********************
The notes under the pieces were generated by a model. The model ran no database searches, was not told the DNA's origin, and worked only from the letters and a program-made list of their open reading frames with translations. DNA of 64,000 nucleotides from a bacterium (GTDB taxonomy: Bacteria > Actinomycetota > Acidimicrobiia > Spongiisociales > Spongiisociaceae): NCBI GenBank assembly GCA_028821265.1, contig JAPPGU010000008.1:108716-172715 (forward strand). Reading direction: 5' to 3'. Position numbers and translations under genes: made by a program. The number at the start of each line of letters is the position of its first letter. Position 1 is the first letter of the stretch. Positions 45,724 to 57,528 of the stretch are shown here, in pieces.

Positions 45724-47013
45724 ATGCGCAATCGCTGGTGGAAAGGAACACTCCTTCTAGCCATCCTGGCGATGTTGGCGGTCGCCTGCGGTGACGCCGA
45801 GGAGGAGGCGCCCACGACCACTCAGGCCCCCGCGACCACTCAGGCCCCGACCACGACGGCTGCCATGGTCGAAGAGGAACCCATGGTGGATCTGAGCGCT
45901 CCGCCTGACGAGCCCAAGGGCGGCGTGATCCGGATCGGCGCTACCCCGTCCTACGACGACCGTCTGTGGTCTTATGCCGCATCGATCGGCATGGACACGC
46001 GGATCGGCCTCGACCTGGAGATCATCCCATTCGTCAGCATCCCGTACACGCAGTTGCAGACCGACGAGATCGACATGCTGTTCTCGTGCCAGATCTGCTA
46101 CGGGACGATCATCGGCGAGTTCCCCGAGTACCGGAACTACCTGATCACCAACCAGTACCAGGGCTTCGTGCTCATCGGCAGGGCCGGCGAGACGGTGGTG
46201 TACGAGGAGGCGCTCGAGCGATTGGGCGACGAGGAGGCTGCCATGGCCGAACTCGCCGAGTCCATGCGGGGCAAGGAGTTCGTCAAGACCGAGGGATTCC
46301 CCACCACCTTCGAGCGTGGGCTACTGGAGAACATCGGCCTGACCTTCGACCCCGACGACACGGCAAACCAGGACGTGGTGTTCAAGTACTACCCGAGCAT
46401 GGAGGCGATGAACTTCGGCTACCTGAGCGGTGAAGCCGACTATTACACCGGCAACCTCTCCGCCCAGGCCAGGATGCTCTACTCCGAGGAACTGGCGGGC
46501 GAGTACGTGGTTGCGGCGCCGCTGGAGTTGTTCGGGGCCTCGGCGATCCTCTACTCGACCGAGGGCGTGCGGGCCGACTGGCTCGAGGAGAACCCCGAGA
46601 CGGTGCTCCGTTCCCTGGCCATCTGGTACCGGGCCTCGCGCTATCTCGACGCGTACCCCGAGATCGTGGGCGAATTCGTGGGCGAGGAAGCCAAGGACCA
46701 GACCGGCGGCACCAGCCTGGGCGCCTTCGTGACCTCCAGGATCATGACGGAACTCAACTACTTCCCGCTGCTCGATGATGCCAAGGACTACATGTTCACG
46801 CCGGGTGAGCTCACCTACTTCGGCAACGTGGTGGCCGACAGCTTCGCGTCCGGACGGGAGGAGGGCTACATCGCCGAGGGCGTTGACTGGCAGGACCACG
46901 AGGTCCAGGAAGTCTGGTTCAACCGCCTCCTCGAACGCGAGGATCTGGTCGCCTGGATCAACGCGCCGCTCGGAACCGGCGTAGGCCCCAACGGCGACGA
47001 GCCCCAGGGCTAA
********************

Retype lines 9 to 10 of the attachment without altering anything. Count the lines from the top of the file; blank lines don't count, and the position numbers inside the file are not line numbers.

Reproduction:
46301 CCACCACCTTCGAGCGTGGGCTACTGGAGAACATCGGCCTGACCTTCGACCCCGACGACACGGCAAACCAGGACGTGGTGTTCAAGTACTACCCGAGCAT
46401 GGAGGCGATGAACTTCGGCTACCTGAGCGGTGAAGCCGACTATTACACCGGCAACCTCTCCGCCCAGGCCAGGATGCTCTACTCCGAGGAACTGGCGGGC